He would tell us, ‘Carpe Diem’

Published 12:00am Wednesday, August 13, 2014

O Captain! My Captain! our fearful trip is done;

The ship has weather’d every rack, the prize we sought is won;

The port is near, the bells I hear, the people all exulting,

While follow eyes the steady keel, the vessel grim and daring:

But O heart! heart! heart!

O the bleeding drops of red,

Where on the deck my Captain lies,

Fallen cold and dead…

As I drove home Monday evening, a cloud as dark as night appeared ahead of me in the distance. It seemed to stretch up from the ground to the sky in a wide column. From deep inside the column of clouds, sparks of golden light popped like a thousand flash bulbs going off.

I drove on, watching the lightning show, only half listening to the voice of the reporter on the radio until I heard these words, “Actor Robin Williams is dead at the age of 63 of an apparent suicide.”

The words sparked in me like a flash of lightning inside that storm cloud. As the voice gave details about the death of a man who made us both laugh and cry, I felt heaviness inside my chest, a great sadness.

The next morning as I read the comments about the death of Robin Williams, I realized many people from different generations were in the grip of that same great sadness. We were collectively mourning a man the majority of us never met.

Everyone had a special Robin Williams memory. For some it was his portrayal of an alien in Mork & Mindy. Others loved his standup comedy and for some it was his movie roles they liked best.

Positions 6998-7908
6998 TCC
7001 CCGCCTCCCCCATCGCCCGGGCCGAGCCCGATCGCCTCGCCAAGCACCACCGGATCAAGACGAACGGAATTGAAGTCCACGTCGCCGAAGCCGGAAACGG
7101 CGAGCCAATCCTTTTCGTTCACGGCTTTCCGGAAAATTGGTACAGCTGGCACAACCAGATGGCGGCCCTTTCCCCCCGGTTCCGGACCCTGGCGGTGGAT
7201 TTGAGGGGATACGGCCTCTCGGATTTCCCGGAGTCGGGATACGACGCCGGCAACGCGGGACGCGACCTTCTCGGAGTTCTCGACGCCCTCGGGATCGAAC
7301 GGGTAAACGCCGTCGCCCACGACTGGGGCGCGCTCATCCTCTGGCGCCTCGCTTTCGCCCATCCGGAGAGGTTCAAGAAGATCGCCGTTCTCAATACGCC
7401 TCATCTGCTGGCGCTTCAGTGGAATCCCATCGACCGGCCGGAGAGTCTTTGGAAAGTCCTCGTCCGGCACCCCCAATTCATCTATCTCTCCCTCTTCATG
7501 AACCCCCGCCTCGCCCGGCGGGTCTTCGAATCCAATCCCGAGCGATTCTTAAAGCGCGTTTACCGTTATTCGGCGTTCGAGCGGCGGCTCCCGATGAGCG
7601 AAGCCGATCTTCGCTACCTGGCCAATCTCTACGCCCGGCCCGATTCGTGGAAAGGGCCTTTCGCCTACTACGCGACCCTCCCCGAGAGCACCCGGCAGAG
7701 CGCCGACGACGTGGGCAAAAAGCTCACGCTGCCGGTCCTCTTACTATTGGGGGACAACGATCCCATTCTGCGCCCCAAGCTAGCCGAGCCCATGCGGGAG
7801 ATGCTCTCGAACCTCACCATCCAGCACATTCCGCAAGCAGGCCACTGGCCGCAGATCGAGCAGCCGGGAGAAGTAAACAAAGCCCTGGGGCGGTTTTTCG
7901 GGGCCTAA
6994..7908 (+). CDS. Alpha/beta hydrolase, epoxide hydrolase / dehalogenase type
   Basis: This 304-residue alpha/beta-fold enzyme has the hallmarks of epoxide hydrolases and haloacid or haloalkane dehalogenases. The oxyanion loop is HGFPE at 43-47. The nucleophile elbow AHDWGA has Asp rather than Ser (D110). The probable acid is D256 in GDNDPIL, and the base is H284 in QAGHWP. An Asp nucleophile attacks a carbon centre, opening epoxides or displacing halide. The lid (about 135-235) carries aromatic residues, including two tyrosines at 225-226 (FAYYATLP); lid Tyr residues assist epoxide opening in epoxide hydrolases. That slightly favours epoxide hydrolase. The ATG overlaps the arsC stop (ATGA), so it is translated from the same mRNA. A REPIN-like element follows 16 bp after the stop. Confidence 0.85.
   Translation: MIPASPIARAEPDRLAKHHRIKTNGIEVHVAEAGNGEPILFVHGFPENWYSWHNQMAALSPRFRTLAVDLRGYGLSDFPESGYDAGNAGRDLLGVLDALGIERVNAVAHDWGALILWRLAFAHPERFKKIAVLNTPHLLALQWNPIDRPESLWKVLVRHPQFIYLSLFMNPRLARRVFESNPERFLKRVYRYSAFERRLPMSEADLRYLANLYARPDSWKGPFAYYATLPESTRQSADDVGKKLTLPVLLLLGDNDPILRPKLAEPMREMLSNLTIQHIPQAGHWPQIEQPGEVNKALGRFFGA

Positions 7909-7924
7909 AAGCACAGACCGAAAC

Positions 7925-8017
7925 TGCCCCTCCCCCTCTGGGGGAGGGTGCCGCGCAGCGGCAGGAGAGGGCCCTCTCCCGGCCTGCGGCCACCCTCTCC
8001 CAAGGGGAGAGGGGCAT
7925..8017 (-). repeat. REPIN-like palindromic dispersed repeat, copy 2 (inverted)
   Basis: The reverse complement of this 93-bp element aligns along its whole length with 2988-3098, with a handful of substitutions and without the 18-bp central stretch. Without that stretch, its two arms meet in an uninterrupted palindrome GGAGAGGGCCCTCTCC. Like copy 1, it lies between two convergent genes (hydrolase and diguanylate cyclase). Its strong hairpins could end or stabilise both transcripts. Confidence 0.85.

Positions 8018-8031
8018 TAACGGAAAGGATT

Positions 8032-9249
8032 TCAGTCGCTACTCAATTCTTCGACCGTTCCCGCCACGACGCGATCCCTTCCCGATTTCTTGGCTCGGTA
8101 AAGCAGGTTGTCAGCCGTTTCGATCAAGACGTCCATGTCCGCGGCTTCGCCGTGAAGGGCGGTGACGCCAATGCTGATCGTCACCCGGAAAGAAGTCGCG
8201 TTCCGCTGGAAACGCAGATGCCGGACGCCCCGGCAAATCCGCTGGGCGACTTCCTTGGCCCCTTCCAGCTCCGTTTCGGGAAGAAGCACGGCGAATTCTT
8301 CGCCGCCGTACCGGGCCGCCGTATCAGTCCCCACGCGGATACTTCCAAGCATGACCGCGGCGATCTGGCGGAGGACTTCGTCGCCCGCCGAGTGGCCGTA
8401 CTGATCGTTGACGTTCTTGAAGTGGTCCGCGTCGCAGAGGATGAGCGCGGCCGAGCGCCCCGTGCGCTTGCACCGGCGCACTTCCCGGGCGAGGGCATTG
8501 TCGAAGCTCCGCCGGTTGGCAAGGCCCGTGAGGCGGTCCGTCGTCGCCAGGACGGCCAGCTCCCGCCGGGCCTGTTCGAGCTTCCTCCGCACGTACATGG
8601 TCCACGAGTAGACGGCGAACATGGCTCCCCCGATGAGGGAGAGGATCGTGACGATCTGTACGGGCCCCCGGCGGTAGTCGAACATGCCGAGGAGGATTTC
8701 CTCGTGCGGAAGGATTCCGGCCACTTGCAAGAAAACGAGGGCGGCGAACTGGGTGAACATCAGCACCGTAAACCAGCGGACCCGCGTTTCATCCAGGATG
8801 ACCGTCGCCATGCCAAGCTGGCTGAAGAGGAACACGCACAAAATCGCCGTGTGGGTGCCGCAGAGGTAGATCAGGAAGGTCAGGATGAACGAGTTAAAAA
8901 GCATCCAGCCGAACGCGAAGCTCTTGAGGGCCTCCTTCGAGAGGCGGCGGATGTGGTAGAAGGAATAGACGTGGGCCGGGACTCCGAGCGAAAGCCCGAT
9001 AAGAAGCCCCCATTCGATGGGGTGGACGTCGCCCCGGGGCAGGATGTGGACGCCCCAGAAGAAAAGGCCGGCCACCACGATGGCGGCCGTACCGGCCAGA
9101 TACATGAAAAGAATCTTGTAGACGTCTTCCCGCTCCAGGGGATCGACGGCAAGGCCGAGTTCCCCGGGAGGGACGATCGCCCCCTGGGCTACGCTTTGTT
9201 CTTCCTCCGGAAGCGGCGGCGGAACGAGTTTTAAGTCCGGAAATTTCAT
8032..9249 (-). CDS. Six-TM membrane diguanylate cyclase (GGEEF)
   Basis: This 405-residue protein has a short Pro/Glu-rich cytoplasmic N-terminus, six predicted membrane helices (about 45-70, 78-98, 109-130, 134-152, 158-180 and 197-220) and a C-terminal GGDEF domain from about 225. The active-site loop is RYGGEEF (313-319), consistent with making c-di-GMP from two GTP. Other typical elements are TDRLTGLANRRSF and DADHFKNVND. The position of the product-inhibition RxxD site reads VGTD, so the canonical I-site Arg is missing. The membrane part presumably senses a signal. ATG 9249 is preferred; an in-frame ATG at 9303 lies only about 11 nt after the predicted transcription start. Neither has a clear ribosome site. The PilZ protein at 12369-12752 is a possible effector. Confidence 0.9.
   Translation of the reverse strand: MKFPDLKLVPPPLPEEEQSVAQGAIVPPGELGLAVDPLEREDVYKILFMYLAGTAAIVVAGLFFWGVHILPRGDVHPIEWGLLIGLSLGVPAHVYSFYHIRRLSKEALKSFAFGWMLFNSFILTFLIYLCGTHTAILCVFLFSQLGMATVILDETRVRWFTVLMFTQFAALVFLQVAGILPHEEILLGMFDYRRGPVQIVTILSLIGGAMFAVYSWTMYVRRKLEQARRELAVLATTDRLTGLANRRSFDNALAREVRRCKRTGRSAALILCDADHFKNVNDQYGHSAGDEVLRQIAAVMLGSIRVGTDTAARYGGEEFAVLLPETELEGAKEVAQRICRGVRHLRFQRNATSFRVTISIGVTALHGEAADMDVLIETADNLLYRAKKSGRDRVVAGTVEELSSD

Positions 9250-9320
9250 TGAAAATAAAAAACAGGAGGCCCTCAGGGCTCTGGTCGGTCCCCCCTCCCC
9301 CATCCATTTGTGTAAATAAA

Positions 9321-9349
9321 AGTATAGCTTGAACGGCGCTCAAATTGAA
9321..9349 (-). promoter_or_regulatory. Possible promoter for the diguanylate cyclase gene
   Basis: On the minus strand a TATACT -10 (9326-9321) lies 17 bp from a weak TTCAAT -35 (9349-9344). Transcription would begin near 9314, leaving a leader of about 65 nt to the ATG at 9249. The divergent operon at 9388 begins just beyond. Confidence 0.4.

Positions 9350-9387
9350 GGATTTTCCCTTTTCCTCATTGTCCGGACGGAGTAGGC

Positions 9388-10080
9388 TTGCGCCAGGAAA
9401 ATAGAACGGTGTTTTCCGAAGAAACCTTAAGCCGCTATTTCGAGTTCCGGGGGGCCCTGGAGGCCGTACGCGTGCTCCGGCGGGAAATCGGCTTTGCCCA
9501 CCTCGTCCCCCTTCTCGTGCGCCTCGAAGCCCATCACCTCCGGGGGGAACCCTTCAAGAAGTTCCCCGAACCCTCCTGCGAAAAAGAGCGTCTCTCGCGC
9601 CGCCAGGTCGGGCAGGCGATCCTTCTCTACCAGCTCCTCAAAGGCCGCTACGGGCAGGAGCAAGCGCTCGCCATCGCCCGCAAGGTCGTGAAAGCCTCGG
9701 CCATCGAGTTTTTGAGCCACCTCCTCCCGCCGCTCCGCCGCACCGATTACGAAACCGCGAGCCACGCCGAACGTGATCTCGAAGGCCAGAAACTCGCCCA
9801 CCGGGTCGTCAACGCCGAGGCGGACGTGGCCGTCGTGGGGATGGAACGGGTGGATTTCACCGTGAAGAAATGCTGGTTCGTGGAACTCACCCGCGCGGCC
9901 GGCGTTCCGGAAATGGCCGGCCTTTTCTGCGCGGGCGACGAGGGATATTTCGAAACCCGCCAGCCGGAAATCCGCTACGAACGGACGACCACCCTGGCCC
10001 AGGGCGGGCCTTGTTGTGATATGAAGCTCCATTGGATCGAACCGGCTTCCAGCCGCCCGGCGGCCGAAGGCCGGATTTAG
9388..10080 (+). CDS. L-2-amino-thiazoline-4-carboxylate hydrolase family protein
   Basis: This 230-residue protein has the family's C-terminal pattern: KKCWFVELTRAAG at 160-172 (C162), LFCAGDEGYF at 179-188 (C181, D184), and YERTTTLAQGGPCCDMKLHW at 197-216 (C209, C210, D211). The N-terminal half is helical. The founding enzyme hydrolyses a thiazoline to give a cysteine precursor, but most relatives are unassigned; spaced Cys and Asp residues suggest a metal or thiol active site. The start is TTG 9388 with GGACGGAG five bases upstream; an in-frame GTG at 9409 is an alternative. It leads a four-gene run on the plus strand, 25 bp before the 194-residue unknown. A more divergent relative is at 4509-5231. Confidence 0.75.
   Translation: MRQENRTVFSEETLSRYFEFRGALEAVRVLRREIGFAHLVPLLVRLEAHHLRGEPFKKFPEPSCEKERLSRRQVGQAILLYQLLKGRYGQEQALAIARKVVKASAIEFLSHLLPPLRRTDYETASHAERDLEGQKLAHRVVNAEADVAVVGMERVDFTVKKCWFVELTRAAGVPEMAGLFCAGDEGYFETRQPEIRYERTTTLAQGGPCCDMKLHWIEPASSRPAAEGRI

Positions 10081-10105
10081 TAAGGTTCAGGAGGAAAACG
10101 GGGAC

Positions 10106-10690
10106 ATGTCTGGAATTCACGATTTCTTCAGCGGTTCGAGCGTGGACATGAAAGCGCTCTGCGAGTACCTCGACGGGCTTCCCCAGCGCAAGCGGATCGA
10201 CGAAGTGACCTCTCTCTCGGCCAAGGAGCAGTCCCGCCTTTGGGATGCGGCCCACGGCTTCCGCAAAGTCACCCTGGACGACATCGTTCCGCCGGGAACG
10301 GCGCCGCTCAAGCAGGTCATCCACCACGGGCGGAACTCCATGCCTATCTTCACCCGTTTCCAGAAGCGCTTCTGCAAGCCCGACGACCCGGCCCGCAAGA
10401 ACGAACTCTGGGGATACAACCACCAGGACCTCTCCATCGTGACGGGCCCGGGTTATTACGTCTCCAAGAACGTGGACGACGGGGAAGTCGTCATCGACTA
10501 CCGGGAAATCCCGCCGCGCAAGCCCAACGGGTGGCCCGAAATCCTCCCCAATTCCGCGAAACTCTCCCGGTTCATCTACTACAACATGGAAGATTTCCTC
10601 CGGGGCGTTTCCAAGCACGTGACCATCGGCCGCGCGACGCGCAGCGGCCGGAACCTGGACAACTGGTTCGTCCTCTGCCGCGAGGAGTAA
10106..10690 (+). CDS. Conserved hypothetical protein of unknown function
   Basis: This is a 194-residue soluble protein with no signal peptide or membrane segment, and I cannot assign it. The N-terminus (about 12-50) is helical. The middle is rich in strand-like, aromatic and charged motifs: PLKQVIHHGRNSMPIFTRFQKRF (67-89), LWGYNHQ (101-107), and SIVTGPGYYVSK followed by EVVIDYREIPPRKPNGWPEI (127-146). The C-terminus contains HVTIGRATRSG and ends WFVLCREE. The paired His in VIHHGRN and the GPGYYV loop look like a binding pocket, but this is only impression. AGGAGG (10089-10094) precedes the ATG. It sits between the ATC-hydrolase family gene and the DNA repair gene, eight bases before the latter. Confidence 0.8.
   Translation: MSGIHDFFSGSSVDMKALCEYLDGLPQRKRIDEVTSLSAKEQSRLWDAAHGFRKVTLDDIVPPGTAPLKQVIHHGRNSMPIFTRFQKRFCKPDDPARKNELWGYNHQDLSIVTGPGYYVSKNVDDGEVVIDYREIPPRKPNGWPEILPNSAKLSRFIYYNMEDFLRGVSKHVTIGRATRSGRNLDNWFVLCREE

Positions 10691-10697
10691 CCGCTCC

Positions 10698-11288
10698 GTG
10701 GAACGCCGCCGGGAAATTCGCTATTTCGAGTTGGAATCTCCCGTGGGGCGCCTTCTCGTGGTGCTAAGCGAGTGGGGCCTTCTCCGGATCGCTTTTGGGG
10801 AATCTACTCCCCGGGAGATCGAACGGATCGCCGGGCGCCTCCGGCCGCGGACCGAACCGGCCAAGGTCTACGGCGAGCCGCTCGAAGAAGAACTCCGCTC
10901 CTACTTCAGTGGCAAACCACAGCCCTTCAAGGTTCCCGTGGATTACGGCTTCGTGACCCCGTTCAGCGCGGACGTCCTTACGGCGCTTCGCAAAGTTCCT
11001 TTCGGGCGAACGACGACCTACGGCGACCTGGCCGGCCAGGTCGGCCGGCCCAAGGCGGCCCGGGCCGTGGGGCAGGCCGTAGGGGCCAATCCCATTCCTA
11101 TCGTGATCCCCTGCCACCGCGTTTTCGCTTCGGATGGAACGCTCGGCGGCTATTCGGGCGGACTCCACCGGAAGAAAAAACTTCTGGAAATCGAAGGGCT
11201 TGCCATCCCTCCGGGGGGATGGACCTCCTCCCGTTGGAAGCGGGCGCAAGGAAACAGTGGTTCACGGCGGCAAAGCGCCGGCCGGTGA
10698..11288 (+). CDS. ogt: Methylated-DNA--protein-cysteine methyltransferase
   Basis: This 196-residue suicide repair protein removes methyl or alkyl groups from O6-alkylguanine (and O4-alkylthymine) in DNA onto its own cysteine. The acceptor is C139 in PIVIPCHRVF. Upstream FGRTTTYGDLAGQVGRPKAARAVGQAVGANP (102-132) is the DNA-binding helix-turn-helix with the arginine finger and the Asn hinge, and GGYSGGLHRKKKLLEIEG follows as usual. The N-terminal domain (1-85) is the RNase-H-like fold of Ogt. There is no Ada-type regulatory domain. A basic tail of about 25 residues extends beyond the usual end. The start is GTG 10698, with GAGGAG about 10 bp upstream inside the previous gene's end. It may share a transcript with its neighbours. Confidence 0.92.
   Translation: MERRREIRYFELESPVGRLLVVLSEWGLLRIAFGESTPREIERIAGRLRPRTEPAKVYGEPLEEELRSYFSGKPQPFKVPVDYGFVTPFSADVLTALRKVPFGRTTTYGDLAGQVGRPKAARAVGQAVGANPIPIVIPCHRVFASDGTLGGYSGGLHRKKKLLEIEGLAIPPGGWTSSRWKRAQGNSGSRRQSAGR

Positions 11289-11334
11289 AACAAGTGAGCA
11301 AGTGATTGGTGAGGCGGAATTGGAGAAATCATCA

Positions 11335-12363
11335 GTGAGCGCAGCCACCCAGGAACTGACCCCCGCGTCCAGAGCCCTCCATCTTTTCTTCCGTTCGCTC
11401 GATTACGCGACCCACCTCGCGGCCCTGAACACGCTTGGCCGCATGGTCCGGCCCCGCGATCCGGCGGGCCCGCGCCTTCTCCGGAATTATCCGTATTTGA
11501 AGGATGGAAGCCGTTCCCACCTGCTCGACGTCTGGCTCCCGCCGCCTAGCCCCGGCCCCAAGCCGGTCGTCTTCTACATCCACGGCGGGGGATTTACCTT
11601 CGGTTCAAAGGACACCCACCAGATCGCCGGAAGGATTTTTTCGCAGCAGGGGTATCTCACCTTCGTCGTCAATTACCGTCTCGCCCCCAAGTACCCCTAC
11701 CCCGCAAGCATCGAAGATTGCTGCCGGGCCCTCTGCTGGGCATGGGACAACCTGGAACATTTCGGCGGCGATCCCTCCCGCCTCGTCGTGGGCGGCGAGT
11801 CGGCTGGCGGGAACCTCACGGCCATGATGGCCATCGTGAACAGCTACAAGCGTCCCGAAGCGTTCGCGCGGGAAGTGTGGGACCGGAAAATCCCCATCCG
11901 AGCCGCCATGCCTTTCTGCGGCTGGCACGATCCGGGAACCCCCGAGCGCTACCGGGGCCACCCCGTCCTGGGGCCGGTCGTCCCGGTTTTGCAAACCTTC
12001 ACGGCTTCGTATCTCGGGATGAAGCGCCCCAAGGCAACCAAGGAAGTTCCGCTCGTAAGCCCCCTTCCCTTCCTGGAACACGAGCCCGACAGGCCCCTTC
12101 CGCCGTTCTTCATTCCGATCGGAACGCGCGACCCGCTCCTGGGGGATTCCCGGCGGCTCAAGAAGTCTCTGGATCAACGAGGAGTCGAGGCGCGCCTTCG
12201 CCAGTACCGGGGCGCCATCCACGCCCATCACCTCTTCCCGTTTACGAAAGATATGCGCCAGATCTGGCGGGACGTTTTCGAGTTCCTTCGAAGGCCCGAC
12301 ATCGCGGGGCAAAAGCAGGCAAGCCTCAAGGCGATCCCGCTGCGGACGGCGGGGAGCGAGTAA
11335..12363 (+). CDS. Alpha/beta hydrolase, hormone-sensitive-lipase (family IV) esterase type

My personal favorite was his role in “What Dreams May Come. “ In the movie, he played Chris Nielsen, a man who travels to the depths of hell to rescue his wife through the power of love. Ironically, suicide and the pain associated with making the choice to end a life is part of the storyline of the movie.

That is what I kept thinking about as I drove on toward the dark sky ahead. What incredible pain a person must be suffering to decide that the best option is death. How deep must the valley be to feel there is no way to climb out of it?

Today, after reading the many tributes to his talent and to his goodness, I watched the final scene of the movie “Dead Poet’s Society.” With the words, “Captain, My Captain,” the opening line of the Walt Whitman poem, the students rise to stand in silent support of their teacher, played so well by Williams. How I wished in those final moments when he was choosing between living and dying, our captain could have known the lives he touched, what he meant to so many people and how many would gladly stand to support him.

There is much talk about the legacy of Robin Williams, how he made us laugh and made us think. I heard it said that his death would open a new dialogue about mental illness and depression.

Perhaps that was the final role he was born to play. Maybe his script called for him to leave us in a way that would cause us to think about and have more compassion for those among us who are living with challenges and pain of depression and addiction.

Of all of the comments and quotes, one tweeted by The Academy of Motion Picture Arts and Sciences made me smile and whisper, “Yes.”

Referring to his role in Aladdin, it said simply, “Genie, you are free.”

And, if he could respond, I think Robin Williams would say to all of us who mourn his passing — Carpe Diem!

 

 

 

 

 

 

 

 

 

 

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